Climate Change is Heating Up Foundries

The foundry industry is very much affected by the advances of climate change regulations because it is considered a “dirty” industry. This essay will describe why foundries are bad for the environment and provide examples of how Waupaca Foundry is combating climate change despite the nature of the industry.

Climate Change Challenge – Waupaca Foundry

Waupaca Foundry is a metal casting company that has 4,400 employees, nine foundries and machine shops, and is headquartered in Waupaca, WI.[1] Waupaca is one of the largest foundries in the United States and has a diversified customer base that includes automotive, industrial, and agricultural equipment. They are known in the industry for their lean manufacturing methods, operating efficiency, and technology advancement. The foundry industry is very affected by the advances of climate change regulations because it is considered a “dirty” industry. This essay will describe why foundries are bad for the environment and provide examples of how Waupaca Foundry is combating climate change despite the nature of the industry.

A foundry is a factory that melts and pours metal into a mold to form a part. Many types of metals can be melted down but the most common are ferrous. Foundries negatively impact the environment in two ways: they consume copious amounts of energy and release hazardous air pollutants. Foundries typically melt metal via two methods: an electric induction furnace or a cupola (coke fired) furnace. Coke is a type of fuel made from coal.

Waupaca Foundry uses both cupolas and electric furnaces for their operations. They are the largest electricity consumer in the state of Wisconsin. Here is a summary of their energy use in 2014: “It takes a large amount of energy to melt metals and run our operations, including natural gas, electricity, and coke. We used 854,000 megawatts (MW) of electricity in 2014. Our combined energy consumption from coke, natural gas, and electricity was over 15,800,000 million British thermal units (mmBtu). We also track our energy consumption per ton of product shipped so we can capture gains in energy efficiency that may occur even as our overall energy increases due to higher production rates. Our consolidated energy intensity was 10.82 mmBtu/ton of product shipped for 2014.”[2] For the cupola melt Waupaca uses 10% natural gas, 50% electricity, and 40% coke. The electric furnaces use 5% natural gas and 95% electricity.[3]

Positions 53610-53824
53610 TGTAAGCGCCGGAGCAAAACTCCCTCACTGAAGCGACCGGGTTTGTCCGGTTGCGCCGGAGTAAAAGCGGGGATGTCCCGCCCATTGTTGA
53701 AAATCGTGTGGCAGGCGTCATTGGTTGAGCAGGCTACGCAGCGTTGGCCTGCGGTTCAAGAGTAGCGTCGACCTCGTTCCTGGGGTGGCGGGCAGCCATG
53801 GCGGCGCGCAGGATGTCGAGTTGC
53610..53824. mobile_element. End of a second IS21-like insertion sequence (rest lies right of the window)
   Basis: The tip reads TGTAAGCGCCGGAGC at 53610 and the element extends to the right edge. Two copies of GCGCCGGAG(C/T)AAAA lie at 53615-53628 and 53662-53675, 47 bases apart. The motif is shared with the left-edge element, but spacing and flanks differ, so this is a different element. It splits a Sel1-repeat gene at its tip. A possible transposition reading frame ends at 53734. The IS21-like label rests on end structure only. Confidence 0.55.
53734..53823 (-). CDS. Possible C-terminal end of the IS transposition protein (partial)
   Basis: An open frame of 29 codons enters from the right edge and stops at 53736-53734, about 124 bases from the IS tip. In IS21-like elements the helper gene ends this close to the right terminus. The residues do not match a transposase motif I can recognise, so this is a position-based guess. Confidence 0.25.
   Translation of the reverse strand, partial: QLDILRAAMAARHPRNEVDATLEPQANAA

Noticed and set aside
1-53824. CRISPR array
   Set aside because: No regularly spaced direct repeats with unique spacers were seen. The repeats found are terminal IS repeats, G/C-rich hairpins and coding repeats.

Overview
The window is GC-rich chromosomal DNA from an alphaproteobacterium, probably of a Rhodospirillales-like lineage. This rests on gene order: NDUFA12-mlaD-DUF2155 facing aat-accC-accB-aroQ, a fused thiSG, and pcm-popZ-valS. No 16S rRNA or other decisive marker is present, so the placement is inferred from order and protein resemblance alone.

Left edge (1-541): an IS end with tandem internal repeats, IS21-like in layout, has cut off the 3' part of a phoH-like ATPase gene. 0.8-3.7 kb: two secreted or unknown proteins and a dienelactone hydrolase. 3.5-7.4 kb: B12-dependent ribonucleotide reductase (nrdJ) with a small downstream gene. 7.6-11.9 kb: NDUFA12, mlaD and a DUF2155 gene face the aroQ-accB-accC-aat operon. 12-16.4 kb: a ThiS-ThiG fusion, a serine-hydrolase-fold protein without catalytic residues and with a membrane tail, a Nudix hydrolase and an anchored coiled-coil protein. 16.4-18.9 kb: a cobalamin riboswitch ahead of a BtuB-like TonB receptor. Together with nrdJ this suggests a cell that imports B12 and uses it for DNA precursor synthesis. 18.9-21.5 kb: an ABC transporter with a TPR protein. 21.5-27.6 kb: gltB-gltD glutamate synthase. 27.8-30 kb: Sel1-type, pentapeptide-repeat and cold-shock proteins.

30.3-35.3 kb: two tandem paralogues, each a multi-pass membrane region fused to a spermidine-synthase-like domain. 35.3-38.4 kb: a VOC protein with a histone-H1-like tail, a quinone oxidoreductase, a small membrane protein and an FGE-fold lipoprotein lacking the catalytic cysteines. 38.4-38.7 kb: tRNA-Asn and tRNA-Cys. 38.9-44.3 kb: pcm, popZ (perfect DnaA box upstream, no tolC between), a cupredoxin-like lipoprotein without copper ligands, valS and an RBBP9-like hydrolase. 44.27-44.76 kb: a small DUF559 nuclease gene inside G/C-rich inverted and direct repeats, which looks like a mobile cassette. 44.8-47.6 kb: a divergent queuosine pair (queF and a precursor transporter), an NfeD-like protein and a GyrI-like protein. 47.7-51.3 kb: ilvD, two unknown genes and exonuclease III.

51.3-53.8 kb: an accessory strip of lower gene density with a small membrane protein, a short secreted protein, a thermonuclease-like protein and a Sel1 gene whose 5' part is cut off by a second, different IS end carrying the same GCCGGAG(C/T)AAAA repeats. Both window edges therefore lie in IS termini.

As you can see, they use a large amount of energy and an alarming amount of coke. Waupaca has been making great strides to reduce their energy consumption and has committed to reducing their energy intensity by 25% by 2020. They participate in an energy efficiency and long-term sustainability program call Better Plants that is run by the U.S. Department of Energy. They have begun to implement energy reduction projects such as using excess foundry heat for building/hot water heating. They have Installed energy efficient lighting and have begun using high efficiency motors.